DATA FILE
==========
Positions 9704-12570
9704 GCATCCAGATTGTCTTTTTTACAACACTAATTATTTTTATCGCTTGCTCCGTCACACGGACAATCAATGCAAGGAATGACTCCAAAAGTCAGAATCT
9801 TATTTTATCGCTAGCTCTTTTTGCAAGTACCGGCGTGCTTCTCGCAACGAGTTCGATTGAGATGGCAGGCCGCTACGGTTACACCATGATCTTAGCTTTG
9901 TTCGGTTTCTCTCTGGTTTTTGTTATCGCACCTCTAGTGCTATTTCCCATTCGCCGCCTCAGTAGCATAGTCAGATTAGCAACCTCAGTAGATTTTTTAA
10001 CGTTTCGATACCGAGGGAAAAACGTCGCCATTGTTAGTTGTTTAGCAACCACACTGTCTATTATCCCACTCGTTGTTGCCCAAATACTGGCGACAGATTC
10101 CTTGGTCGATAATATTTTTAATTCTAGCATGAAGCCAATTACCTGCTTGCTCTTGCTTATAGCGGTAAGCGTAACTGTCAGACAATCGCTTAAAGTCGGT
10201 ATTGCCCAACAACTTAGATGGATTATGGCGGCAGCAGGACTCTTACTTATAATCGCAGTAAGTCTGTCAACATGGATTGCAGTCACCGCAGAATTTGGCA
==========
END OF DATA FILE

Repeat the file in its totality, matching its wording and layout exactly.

Positions 9704-12570
9704 GCATCCAGATTGTCTTTTTTACAACACTAATTATTTTTATCGCTTGCTCCGTCACACGGACAATCAATGCAAGGAATGACTCCAAAAGTCAGAATCT
9801 TATTTTATCGCTAGCTCTTTTTGCAAGTACCGGCGTGCTTCTCGCAACGAGTTCGATTGAGATGGCAGGCCGCTACGGTTACACCATGATCTTAGCTTTG
9901 TTCGGTTTCTCTCTGGTTTTTGTTATCGCACCTCTAGTGCTATTTCCCATTCGCCGCCTCAGTAGCATAGTCAGATTAGCAACCTCAGTAGATTTTTTAA
10001 CGTTTCGATACCGAGGGAAAAACGTCGCCATTGTTAGTTGTTTAGCAACCACACTGTCTATTATCCCACTCGTTGTTGCCCAAATACTGGCGACAGATTC
10101 CTTGGTCGATAATATTTTTAATTCTAGCATGAAGCCAATTACCTGCTTGCTCTTGCTTATAGCGGTAAGCGTAACTGTCAGACAATCGCTTAAAGTCGGT
10201 ATTGCCCAACAACTTAGATGGATTATGGCGGCAGCAGGACTCTTACTTATAATCGCAGTAAGTCTGTCAACATGGATTGCAGTCACCGCAGAATTTGGCA